Deploy Microsoft 365 Apps as part of an operating system image

You can include Microsoft 365 Apps as part of an operating system image that you deploy to users in your organization. You just need to make sure you don't activate Microsoft 365 Apps when you create the image. That's because you need your users to activate their Microsoft 365 Apps installations by signing in with their accounts.

Here are the basic steps of how to include Microsoft 365 Apps when you create and deploy an operating system image.

Step 1: Install and configure the operating system for the image

To start, install and configure the operating system on a test computer. There are several free tools from Microsoft to help you do this, such as Windows Assessment and Deployment Kit (Windows ADK) and Microsoft Deployment Toolkit (MDT).

Step 2: Install Microsoft 365 Apps for the image by using the Office Deployment Tool

To install Microsoft 365 Apps on the test computer, first download the Office Deployment Tool from the Microsoft Download Center.

Then, use the Office Deployment Tool to download the Microsoft 365 Apps software to your local network. You also use the Office Deployment Tool to install Microsoft 365 Apps on to the test computer.

Remember, you don't want to activate Microsoft 365 Apps when you do the installation.

To prevent Microsoft 365 Apps from trying to automatically activate during the installation, perform a silent installation. To do this, in the configuration.xml file that the Office Deployment Tool uses, include the following line:

<Display Level="None" AcceptEULA="True" />

When you set Level to None, you don't see any user interface elements during the installation. You won't see anything that shows the progress of the installation and you won't see any error messages.

Important

Don't sign in to the Office 365 portal to install Microsoft 365 Apps from the software page. If you do, activation occurs automatically.

Also, don't save the setup file from the Office 365 portal to the test computer. Even if you run the setup file, which will have a file name similar to Setup.X86.en-us_O365ProPlusRetail_d079c594-698d-4370-9174-7c00f76abf00_TX_PR_.exe, from the test computer, activation occurs automatically.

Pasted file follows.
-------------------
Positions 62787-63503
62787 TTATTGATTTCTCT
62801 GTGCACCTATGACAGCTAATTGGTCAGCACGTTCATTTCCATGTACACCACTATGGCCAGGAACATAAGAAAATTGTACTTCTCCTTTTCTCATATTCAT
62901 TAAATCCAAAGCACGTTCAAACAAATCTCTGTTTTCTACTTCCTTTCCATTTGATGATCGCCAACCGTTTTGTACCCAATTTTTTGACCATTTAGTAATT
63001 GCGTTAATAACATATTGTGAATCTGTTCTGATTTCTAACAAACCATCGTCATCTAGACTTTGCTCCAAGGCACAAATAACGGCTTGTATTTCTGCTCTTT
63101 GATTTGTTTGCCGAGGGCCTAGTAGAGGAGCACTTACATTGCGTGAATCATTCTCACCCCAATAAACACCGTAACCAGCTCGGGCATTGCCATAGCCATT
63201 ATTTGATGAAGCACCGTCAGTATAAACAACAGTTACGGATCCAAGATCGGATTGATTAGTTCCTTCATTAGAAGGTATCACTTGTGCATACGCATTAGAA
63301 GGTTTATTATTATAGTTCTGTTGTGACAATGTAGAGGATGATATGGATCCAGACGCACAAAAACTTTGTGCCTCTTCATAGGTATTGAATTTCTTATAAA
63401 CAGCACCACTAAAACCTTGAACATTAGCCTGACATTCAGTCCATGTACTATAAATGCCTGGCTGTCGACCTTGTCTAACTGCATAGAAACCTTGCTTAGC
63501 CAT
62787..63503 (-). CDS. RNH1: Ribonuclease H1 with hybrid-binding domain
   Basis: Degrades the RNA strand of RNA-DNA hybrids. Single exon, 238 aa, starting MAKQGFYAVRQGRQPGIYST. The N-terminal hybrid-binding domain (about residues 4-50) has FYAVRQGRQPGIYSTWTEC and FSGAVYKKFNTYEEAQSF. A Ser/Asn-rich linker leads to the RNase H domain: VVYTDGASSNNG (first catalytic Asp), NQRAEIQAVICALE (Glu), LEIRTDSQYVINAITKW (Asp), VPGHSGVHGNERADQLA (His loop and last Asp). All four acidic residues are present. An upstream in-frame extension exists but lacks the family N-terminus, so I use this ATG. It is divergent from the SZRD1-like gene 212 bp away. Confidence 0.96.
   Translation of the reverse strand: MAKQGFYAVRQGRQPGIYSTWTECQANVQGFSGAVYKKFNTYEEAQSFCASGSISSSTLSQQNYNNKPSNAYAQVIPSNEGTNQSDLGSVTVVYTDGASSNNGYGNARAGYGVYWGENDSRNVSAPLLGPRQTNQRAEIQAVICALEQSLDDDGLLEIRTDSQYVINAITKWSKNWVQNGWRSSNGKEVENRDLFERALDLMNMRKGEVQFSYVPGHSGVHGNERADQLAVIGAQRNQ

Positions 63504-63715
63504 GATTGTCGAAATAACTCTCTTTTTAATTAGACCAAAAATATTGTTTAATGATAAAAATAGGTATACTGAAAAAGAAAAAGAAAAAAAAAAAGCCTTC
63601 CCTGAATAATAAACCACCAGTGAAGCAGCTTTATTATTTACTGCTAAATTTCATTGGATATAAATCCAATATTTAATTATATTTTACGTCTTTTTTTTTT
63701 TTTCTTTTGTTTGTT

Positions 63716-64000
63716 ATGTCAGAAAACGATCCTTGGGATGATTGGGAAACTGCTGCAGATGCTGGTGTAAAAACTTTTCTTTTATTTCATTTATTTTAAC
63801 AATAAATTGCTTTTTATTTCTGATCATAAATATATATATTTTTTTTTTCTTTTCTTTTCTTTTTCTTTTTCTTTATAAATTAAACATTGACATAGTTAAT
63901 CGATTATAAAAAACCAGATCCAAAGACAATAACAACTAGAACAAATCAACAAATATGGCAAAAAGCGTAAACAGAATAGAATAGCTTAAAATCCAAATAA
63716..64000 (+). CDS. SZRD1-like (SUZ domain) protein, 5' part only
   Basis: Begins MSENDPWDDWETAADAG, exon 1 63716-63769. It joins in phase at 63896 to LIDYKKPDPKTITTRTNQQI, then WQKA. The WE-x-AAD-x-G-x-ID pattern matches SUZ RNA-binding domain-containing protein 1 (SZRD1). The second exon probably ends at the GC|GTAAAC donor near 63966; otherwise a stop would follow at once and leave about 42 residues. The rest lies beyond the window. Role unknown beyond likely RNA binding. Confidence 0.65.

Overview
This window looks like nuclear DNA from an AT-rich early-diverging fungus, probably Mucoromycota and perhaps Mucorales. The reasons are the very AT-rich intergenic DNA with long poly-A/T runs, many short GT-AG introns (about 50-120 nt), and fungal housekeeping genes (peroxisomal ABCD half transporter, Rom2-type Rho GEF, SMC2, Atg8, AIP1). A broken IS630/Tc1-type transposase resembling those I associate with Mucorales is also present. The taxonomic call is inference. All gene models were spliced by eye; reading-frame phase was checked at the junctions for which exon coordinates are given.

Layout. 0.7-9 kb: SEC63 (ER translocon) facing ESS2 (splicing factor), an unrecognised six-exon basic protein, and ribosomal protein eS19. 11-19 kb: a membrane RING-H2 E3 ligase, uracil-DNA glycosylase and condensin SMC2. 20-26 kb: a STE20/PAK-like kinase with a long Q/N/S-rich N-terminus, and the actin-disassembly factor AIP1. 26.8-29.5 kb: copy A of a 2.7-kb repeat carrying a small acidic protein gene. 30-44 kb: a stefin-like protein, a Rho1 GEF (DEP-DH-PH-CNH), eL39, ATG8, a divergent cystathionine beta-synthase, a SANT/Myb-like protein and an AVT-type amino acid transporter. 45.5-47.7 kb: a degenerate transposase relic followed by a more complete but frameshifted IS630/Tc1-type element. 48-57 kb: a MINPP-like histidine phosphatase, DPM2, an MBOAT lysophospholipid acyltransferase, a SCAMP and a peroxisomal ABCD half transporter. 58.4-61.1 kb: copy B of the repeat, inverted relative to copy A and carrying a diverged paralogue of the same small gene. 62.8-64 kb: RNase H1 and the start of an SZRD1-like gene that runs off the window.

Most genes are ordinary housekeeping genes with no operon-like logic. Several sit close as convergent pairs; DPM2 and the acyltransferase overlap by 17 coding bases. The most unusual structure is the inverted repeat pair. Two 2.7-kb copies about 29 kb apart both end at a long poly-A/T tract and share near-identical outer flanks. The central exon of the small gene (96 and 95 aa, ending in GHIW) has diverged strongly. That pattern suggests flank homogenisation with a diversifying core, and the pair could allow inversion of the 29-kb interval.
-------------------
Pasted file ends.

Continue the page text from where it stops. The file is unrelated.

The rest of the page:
After the installation is complete, don't open any Office programs. If you open an Office program, you are prompted to sign-in and activate. Even if you don't sign in and you close the Activate Office dialog box, a temporary product key is installed. You don't want any kind of Microsoft 365 Apps product key installed in your operating system image.

If you accidentally open an Office program, you'll have to uninstall Microsoft 365 Apps, restart the computer, and then install Microsoft 365 Apps again.

Step 3: Install and configure other programs for the operating system image

Next, install other programs that you want to include as part of the operating system image. This includes Office add-ins you want to provide to your users.

Remember not to open any Office programs. After you have created the image, you can test on another computer that Office and the add-ins work correctly.

Step 4: Check that a Microsoft 365 Apps product key is not installed in the image

Before you save the image, you should check to make sure that no product key for Microsoft 365 Apps is installed. To do this, use the ospp.vbs script. This script is installed on the computer when Microsoft 365 Apps is installed.

For example, at a command prompt, run the following command:

cscript.exe "%programfiles%\Microsoft Office\Office16\ospp.vbs" /dstatus

You should see <No installed product keys detected>, as shown in the following screenshot.

No installed product key detected.

The location of the ospp.vbs script depends on whether you install the 32-bit or 64-bit version of Microsoft 365 Apps and whether you install on a 32-bit or 64-bit version of the operating system. The following table lists the possible locations of the ospp.vbs script.

Version of Microsoft 365 Apps Version of operating system Location of ospp.vbs file
32-bit
32-bit
%programfiles%\Microsoft Office\Office16\
32-bit
64-bit
%programfiles(x86)%\Microsoft Office\Office16\
64-bit
64-bit
%programfiles%\Microsoft Office\Office16\

Step 5: Save the operating system image

You can use Windows ADK or MDT 2012 to save the operating system image file that you'll deploy to your users. You can also use Microsoft Endpoint Configuration Manager.

Step 6: Test that the operating system image works

Deploy the operating system image to another test computer. Then, open the Office programs to make sure they are set up as you want. If you have a test user account for your Office 365 (or Microsoft 365) subscription, you can test that activation works.

After you finish your tests, don't save an image of the test computer.

Step 7: Deploy the operating system image to your users

After you test your operating system image, you can deploy it to your users. There are many ways that you can deploy the image to computers in your organization. For example, you can use Windows ADK, MDT 2012, Configuration Manager, scripts, or other enterprise software deployment tools.

Users are prompted to activate Microsoft 365 Apps when they open their first Office program, as seen in the following screenshot.

Activate Office.

As long as the computer is connected to the internet, the user just needs to sign in when prompted, and then activation occurs automatically.